Silver’s powerful empathy with actors resulted in her discovering many talents, not least Jeff Goldblum as Max Arloft, an eccentric critic of rock music in “Between The Lines,” (1977) about the many calamities of journalism.
Silver also gave actors who were celebrated in one corner of the entertainment world new opportunities to excel in others. She cast long-time Yiddish theater mainstay Reizl Bozyk as the forceful grandmother in “Crossing Delancey (1988),” another look at the clash between old and new world customs.
Adapted from a play by Susan Sandler, “Crossing Delancey” was ideally cast, as were most of Silver’s projects. Before selecting Reizl Bozyk, she experienced problems in finding a range of Yiddish-speaking grandmother types to consider for the film.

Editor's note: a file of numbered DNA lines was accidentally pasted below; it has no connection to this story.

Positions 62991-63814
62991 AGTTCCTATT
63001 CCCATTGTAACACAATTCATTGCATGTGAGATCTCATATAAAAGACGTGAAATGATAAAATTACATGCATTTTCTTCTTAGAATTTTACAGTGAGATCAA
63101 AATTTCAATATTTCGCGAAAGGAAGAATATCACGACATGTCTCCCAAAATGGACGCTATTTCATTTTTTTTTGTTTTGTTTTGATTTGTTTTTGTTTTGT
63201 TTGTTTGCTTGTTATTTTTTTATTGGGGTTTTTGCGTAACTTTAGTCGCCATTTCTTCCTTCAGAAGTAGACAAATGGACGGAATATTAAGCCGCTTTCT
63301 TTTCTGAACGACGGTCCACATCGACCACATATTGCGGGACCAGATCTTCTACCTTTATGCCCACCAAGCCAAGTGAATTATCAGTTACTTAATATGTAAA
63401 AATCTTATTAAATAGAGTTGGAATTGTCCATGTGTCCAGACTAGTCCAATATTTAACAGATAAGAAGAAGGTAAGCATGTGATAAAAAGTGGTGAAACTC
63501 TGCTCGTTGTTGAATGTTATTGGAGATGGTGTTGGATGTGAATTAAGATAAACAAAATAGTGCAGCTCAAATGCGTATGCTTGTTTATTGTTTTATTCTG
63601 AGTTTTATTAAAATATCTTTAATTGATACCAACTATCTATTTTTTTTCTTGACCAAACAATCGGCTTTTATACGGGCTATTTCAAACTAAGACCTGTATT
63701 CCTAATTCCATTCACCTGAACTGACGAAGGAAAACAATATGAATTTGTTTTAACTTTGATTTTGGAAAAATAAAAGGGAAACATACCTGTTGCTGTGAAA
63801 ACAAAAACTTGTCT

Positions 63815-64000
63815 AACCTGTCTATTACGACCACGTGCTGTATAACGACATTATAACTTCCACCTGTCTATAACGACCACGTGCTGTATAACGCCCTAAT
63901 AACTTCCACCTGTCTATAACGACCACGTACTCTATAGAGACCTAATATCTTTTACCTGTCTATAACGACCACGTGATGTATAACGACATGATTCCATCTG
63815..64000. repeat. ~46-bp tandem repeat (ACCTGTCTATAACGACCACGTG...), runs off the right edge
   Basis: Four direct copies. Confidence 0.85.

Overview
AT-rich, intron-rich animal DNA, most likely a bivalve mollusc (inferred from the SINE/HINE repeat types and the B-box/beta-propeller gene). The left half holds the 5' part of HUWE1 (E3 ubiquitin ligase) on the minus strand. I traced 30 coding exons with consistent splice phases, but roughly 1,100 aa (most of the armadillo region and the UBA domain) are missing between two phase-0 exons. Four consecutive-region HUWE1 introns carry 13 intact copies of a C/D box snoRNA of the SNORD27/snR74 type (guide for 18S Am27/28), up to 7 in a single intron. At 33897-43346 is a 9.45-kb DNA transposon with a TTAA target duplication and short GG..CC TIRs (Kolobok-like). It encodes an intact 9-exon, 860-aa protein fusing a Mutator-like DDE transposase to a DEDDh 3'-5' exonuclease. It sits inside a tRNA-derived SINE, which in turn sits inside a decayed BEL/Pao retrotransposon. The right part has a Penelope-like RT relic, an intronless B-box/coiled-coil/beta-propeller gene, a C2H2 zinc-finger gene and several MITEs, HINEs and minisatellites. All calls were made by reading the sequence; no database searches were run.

Silver had even auditioned Geraldine “Gerry” Dreyfuss, a peace and civil rights activist who made cameo appearances in two of her son Richard Dreyfuss’s movies, “Down and Out in Beverly Hills” (1986) and “Let It Ride” (1989).
As it turned out, Bozyk was unforgettable, as was Sylvia Miles (born Scheinwald) as a shadchan, in a performance so exuberant that it oddly recalled some of Harvey Fierstein’s less inhibited appearances.
Silver was also the creator of opportunities to showcase other Jewish creative talents. She worked on revues, one Off-Broadway with Randy Newman’s music, “Maybe I’m Doing It Wrong” (1982), and a feminist-themed show, “A… My Name Is Alice,” (1983) with songs by the composers David Zippel, Winnie Holzman, and Lucy Simon.